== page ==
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CARF SPITFIRE ASSEMBLY and SCALE DETAILING

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Old 04-26-2016, 03:56 AM
  #1
krazy kanuk
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Default CARF SPITFIRE ASSEMBLY and SCALE DETAILING

I just returned from the US visiting my son and brought back my new 1/4 scale Spitfire from CARF. Normally I would have waited until October to start the build, but because I will be having some extensive health treatments soon, I decided that starting the build now would help keep my mine well occupied and not let me dwell on the negatives.

There are several Carf Spitfire builds out there and I will post links to them for anyone wanting to also go down this trip. I will be adding some extra scale items to make it stand out from some of the other builds.

Here is what I envisioned for my Spitfire.

A great sound in the air, so I got a Kolm 77cc 4 stroke engine for it. Carf suggests a DA 50 plus 4 pounds of lead to achieve the proper balance. Many others have opted for the DA 85 engine. This engine is heavy but I won't need much lead if I am careful during the build.

There are lots of versions to pick from, but I wanted one with a 3 bladed prop. The best examples of this are the Mk. V versions. This ARF also has the standard wing tips, standard rudder tip shape, early version of the elevators and the normal cockpit canopy. This then also limits the versions that you can choose from if your goal is to have it look semi scale.

With the choice of the Mk. V version comes with the option of 3 different wing armament (machine guns and cannons) and I will probably go with the "B" wing shape.

The nose shape is also up in the air but I probably will opt for the Volkes nose as this will allow me to get good cooling into the engine and still keep it's scale look.

Here is the paint scheme I plan to use.
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Old 04-26-2016, 04:04 AM
  #2
krazy kanuk
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REFERENCE MATERIAL

Here is what I am using for guiding me through on some of the scale details that I will be using. The MORFORTON book is the ultimate for learning every dimension on the real Spitfire. Even though it is for the Mk. IX version, MOST of the dimensions apply to the earlier Spitfire builds. You can buy a PDF download of this 490 page document for$23.50 . A great purchase.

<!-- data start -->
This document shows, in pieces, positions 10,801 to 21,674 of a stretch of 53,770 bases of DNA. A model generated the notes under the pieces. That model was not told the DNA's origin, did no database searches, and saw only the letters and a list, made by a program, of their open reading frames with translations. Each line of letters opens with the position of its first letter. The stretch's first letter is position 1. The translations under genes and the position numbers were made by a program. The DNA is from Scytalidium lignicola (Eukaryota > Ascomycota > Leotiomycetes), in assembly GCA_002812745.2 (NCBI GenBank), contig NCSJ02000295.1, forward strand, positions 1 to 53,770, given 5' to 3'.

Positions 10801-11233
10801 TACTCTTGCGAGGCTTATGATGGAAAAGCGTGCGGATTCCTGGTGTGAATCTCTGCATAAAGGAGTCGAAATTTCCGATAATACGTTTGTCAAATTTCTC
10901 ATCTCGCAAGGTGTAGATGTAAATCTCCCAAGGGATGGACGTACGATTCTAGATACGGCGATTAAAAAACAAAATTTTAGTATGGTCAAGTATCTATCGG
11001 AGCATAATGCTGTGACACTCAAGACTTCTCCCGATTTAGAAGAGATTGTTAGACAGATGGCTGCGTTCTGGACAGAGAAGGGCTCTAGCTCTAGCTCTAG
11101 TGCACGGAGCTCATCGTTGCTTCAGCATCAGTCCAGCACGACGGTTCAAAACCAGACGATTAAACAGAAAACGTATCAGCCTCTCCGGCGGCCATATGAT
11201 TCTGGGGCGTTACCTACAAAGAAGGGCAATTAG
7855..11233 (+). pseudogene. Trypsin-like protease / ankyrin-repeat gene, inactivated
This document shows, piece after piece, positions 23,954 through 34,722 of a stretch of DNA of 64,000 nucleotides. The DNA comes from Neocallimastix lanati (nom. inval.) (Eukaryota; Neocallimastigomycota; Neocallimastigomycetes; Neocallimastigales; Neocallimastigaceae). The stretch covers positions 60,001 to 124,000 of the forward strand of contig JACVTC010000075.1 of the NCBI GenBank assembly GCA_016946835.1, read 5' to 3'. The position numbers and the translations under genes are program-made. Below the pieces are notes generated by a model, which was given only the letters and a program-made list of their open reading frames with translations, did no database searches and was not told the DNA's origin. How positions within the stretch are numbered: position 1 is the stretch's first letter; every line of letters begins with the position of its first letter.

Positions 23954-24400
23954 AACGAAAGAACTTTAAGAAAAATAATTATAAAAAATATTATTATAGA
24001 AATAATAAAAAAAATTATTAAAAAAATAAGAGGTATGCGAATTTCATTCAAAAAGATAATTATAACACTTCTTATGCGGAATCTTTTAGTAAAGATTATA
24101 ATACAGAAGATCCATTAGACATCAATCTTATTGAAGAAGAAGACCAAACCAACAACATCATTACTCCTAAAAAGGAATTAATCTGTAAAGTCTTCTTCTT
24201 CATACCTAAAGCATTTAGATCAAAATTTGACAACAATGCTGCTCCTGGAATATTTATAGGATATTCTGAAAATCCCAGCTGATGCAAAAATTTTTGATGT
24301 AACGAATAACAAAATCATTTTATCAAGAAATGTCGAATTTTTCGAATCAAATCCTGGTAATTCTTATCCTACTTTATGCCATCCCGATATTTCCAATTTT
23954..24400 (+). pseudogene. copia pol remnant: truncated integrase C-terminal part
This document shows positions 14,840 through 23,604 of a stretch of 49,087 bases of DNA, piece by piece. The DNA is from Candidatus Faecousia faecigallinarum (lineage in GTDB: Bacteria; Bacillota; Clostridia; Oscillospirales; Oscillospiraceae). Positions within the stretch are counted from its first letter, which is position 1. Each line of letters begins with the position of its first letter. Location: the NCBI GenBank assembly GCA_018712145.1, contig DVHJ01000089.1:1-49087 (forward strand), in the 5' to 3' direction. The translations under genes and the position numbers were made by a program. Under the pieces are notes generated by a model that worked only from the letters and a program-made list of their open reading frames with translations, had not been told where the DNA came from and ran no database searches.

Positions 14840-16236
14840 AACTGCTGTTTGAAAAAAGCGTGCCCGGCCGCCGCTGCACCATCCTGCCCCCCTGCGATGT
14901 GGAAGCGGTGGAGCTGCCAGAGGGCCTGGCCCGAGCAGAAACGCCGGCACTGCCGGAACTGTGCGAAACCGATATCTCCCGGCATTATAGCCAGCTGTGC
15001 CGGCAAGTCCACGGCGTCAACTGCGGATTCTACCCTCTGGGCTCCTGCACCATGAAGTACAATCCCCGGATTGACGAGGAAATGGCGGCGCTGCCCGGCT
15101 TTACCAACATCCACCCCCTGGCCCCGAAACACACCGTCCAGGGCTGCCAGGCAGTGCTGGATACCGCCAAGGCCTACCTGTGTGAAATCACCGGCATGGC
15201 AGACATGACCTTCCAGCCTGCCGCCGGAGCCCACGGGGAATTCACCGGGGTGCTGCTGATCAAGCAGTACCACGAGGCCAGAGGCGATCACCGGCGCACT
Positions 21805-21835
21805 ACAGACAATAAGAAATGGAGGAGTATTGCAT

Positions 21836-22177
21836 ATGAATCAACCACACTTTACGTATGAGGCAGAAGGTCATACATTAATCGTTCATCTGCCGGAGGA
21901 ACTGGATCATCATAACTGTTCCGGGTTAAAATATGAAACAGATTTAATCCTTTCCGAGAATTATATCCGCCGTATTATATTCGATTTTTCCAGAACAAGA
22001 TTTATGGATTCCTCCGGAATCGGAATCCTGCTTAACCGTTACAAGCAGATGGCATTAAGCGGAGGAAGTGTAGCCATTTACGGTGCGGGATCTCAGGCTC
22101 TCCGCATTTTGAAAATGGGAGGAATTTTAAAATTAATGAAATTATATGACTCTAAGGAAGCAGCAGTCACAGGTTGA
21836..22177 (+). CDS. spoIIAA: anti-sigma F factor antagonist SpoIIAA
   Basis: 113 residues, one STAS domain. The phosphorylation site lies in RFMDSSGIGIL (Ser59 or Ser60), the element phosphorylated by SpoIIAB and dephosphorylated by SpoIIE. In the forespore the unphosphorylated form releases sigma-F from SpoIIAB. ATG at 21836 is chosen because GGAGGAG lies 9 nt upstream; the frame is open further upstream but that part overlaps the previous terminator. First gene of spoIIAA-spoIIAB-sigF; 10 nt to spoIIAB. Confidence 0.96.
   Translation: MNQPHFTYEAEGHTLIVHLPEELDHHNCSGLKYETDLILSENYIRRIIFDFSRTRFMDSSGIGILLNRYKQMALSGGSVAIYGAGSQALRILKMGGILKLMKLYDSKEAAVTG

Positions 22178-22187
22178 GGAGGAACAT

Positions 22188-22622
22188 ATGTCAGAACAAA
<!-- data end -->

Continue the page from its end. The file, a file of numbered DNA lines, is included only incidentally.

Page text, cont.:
http://www.monfortonpress.com/

John Allan supplied me with the other books that I am using for reference. The variations of Spitfires even within one of the Mx. Version are numerous. This allows us to certainly have a unique plane from one another.

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Old 04-26-2016, 11:55 AM
  #3
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FUSELAGE FIREWALL

The engine I picked was the Kolm 77cc 4 Stroke with the large prop shaft extension. I did that because the cylinder head is so tall, I needed to put it as far back into the slim cowl as possible.

This choice makes it so I don't have the head hanging out on the bottom and ruining the scale look.

For future reference to new builders the distance to the FRONT of the Cowl fro the forward edge of the firewall is 185mm. If you are using a different engine that number will guide you if you will have enough room with out removing the firewall.

With the Kolm engine, that meant I had to remove 43mm and add a new firewall. The trick to making an accurate cutting line is to put the fuse rudder up and on its firewall and scribe a line all the way around. I then added two layers of 1/4 inch flexible tape to help me guide the Dremel diamond wheel as I cut the nose off.

There is a lot of discussion in some of the other build threads about how much offset needs to be built in. NONE NONE NONE! This information is right from CARF.

I built the firewall from 1/2 inch Birch plywood. I laminated the edges and inside with WEST Epoxy (slow cure) and added WEST 2 inch wide carbon fiber strips to give it extra strength. On the outside I put Finishing Epoxy to completely fuel proof it.

Here are the weights before and after.

ORIGINAL FUSELAGE 1350 grams